Despite my oft-misunderstood predilection for Marmite, there are some English institutions that have failed to rub off on me. Most notable has got to be the strong, sweet, milky tea that most English people can’t contemplate living without. While I prefer Té de Jengibre (Ginger Tea), the Dominican equivalent would be giving up coffee, and I can definitely relate to that. My love for coffee pre-dates my arrival in the DR so I can’t hold this quirk up as evidence of my aplatanamiento. My love for ginger tea, though, it’s entirely owed to my living here.
Aunt Clara has written about this phenomenon before, but for those new to all this, I’ll quickly explain that the state of being aplatanado is what happens to foreigners when they ‘go native’ in the Dominican Republic. Its literal meaning is something approximate to ‘becoming like a plantain’. It is no coincidence that the plantain is used to symbolize this process of cultural assimilation. As we all know, plantains are a central feature of Dominican eating culture, pretty much like coffee in fact.
To be aplatanado is to become more Dominican than the Dominicans. Symptoms might include demanding mangú for breakfast when your Dominican family is reaching for the baguettes and croissants. It’s when you look for the beans whenever served a rice dish, or more to the point, when you choose tostones over fried potatoes. It’s when you say ‘let’s go and eat mofongo’ when your Dominican friends are headed for the pizzeria. It doesn’t have to be food-related, of course, but this is a food site, and aplatanamiento is much more meaningful when the proverbial plantains are involved.
But back to tea. Some of my British and colonial friends and acquaintances living in the DR pine for a good strong cup of PG Tips or, for more refined moments, a pot of Earl Grey. I don’t even think about it. Call me aplatanada if you must, but I prefer the Dominican varieties of tea myself.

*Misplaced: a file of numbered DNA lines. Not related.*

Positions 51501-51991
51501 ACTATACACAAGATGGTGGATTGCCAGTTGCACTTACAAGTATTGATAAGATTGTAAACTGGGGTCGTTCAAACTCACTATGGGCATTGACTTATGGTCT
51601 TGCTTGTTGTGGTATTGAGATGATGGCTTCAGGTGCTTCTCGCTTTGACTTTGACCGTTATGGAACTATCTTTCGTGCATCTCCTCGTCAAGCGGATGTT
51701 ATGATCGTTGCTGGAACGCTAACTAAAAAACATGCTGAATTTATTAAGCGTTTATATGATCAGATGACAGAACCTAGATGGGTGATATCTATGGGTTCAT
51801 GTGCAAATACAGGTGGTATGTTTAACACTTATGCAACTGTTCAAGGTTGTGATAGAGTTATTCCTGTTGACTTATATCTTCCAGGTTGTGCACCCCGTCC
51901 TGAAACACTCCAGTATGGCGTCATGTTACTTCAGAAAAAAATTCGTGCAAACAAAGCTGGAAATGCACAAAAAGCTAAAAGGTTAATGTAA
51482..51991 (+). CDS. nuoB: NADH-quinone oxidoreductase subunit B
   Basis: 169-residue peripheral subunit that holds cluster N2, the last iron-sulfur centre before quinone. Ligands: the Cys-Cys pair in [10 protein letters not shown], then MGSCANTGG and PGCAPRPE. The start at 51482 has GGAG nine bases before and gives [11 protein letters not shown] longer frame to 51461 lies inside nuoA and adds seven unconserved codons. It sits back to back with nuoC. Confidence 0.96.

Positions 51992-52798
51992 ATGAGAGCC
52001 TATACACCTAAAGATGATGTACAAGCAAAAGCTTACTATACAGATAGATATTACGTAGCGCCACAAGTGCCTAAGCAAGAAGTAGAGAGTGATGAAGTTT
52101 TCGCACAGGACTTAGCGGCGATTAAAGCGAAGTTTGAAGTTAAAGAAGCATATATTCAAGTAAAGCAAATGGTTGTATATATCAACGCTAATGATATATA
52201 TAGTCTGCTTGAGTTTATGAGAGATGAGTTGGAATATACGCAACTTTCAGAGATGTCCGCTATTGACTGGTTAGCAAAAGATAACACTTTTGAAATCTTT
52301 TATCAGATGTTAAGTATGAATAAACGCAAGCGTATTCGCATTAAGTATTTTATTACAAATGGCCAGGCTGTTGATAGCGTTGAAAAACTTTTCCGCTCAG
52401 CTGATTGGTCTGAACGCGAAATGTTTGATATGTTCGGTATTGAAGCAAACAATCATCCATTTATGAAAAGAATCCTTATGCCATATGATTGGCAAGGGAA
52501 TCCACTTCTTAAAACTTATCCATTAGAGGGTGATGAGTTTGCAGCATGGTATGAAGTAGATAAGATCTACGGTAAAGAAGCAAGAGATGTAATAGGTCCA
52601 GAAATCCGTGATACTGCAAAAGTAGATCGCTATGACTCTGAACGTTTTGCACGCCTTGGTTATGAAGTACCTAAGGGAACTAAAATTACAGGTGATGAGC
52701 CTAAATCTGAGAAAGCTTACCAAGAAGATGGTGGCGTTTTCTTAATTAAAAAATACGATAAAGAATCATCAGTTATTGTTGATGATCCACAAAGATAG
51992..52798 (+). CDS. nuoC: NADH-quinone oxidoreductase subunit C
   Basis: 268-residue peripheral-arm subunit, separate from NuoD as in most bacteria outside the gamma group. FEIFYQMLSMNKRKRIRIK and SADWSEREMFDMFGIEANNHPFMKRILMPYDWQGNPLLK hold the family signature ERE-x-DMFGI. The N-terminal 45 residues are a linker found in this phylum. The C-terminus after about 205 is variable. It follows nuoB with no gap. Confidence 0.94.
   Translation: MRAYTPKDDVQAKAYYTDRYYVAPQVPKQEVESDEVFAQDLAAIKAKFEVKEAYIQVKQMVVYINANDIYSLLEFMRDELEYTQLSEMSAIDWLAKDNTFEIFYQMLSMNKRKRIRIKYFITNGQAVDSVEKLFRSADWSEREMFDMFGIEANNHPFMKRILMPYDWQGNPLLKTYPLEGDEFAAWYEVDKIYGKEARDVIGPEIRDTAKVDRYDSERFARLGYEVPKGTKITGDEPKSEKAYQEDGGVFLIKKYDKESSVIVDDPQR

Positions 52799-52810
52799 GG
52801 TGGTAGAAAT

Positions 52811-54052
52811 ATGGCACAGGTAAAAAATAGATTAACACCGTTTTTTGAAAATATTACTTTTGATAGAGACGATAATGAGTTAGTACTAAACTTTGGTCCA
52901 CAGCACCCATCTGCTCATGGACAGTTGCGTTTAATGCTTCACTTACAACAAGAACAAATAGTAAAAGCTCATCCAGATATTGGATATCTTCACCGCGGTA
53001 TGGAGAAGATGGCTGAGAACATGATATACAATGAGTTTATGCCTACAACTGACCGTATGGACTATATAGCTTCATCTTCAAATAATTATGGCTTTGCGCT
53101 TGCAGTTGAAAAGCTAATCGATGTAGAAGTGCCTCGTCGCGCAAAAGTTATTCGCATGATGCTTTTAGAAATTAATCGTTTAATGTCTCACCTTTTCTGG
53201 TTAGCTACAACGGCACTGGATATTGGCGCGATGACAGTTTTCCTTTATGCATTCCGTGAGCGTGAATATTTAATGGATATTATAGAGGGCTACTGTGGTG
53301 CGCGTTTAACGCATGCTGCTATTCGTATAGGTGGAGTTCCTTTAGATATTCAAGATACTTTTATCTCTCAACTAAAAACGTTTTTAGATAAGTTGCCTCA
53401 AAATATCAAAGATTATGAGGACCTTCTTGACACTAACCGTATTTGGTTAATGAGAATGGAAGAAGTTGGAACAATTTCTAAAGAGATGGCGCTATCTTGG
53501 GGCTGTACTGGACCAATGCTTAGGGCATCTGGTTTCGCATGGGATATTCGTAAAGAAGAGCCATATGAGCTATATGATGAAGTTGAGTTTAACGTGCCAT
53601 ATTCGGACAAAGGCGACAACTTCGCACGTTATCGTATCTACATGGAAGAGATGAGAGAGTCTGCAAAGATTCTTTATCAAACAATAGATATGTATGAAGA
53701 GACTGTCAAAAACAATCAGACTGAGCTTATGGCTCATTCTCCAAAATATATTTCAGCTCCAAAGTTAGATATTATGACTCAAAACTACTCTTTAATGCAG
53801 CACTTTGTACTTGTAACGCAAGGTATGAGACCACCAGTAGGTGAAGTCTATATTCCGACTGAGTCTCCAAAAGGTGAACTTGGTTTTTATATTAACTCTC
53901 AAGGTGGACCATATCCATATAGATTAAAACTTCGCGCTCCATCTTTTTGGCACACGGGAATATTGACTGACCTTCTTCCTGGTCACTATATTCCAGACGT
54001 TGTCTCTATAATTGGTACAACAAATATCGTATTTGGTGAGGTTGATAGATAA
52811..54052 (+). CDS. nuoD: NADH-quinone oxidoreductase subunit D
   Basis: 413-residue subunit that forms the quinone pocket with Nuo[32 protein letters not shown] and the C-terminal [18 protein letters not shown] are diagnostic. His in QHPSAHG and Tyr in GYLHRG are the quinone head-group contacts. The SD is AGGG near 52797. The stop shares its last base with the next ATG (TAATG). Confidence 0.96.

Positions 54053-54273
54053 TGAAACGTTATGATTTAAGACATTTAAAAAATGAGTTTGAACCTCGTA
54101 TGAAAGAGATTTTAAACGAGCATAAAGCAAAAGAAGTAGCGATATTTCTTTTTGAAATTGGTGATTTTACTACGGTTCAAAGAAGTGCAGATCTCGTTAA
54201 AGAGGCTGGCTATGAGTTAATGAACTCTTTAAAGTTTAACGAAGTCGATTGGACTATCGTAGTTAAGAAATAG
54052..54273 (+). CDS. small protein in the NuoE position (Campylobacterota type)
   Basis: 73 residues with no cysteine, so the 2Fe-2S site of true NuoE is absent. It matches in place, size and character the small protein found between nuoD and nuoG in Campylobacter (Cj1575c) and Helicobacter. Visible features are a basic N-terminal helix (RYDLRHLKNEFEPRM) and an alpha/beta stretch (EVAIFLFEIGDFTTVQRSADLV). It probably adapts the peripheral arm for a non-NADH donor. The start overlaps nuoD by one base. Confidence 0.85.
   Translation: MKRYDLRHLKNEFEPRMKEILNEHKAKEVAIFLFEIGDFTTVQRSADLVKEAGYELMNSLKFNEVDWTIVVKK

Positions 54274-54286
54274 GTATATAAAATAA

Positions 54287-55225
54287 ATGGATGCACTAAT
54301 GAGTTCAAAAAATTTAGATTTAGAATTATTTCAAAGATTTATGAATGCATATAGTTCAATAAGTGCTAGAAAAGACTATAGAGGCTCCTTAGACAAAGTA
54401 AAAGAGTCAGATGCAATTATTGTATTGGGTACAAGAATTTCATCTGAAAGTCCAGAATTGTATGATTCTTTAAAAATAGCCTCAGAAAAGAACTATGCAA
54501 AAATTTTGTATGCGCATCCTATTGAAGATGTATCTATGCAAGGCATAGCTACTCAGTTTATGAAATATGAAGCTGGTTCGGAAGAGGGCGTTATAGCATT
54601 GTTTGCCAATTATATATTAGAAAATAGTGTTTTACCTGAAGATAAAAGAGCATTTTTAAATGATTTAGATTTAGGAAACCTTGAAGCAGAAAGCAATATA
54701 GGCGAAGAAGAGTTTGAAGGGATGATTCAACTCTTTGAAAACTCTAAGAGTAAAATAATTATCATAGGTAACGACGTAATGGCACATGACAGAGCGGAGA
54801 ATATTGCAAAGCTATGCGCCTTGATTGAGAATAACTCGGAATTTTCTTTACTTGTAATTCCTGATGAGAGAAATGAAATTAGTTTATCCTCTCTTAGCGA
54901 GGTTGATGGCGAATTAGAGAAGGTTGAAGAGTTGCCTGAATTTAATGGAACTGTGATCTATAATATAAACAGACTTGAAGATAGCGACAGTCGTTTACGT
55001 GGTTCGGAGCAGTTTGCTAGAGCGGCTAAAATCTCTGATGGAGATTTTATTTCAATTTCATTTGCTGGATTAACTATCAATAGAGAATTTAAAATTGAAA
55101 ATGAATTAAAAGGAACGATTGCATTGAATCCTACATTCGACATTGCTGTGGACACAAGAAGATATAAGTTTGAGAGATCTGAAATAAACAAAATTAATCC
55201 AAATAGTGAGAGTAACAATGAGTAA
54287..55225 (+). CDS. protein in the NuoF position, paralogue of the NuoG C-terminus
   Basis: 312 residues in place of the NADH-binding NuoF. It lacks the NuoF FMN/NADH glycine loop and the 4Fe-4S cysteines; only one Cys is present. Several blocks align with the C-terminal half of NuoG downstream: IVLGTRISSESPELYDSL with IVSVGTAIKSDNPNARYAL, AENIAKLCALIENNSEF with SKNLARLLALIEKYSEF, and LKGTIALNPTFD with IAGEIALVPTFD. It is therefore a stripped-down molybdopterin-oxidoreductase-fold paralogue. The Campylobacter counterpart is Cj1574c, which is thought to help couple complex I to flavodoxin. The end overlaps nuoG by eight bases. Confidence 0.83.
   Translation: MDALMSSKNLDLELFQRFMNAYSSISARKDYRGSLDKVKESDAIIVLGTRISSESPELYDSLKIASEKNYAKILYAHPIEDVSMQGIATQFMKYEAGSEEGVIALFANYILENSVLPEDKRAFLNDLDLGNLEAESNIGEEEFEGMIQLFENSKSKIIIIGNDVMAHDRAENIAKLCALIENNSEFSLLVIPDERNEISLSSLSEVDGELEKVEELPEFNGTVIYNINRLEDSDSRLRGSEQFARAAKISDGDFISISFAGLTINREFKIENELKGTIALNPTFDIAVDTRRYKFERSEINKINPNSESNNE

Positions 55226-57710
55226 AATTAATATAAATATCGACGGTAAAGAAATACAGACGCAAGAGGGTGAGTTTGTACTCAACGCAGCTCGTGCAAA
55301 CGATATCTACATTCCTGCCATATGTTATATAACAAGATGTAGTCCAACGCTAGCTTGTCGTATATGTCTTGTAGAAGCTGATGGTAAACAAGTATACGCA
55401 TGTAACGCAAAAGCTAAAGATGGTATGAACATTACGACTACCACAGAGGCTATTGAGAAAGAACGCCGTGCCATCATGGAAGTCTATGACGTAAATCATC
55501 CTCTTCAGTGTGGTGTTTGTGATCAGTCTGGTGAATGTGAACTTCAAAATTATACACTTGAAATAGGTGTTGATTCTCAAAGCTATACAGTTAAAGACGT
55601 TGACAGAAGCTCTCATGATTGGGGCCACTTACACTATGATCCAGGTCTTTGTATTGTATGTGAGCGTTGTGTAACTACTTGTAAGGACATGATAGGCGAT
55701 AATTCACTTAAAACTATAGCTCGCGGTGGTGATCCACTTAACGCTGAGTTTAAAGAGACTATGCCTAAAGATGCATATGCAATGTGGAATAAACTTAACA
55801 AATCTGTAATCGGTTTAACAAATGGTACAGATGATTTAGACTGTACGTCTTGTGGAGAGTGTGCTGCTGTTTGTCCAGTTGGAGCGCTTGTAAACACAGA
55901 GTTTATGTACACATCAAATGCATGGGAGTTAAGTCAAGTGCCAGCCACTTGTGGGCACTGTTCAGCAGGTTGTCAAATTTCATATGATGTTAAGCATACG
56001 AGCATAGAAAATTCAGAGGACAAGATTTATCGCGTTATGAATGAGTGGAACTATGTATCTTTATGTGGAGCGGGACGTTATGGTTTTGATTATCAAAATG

When I worked in an office in Santo Domingo the conserje would do the rounds every morning with a tray rattling with mugs of realte de jengibre — ginger tea — that she brewed herself using fresh ginger root. Apart from requesting a reduced sugar version I was an instant convert and soon became addicted to this delicious beverage, which is reputed to have a cleansing effect. I can also testify to its efficiency as a much-needed mid-morning pick-me-up.
Another refreshing Dominican tea is limoncillo or lemongrass tea, made with the leaves of the lemongrass plant that grows abundantly in the countryside here. As its name suggests it has a lemony flavour and like ginger tea, it is believed to be good for the digestive system.
That other famous English tradition, afternoon tea, has no equivalent in Dominican culture. There isn’t even a word for it: merienda can mean a mid-morning snack or elevenses as well as the snack you might eat in the middle or late afternoon.
This reminds me of a British friend, a tea drinker, who sometimes had trouble explaining his requirements when away from what some of our compatriots regard as ‘civilisation’. Tea is not unknown in most parts of the world, but drinking tea with milk the English way is not appreciated by all and sundry. My friend would ask for ‘a cup of tea with milk’, only to be presented with a strange look followed by a cup of hot milk with a tea bag inside. He soon learned to phrase it slightly differently: ‘a cup of tea, with some milk on the side’.
- 1/2 cup of chopped fresh ginger root
- 8 cups of water
- 4 cinnamon sticks
- 1/3 cup of sugar (or more taste)
Cut the ginger into fine slices. Boil the cinnamon sticks until the water is lightly colored. Remove the cinnamon.
Add the ginger roots and boil for 5 minutes.
Remove the ginger and add sugar to taste.
Serve hot with cookies of your preference.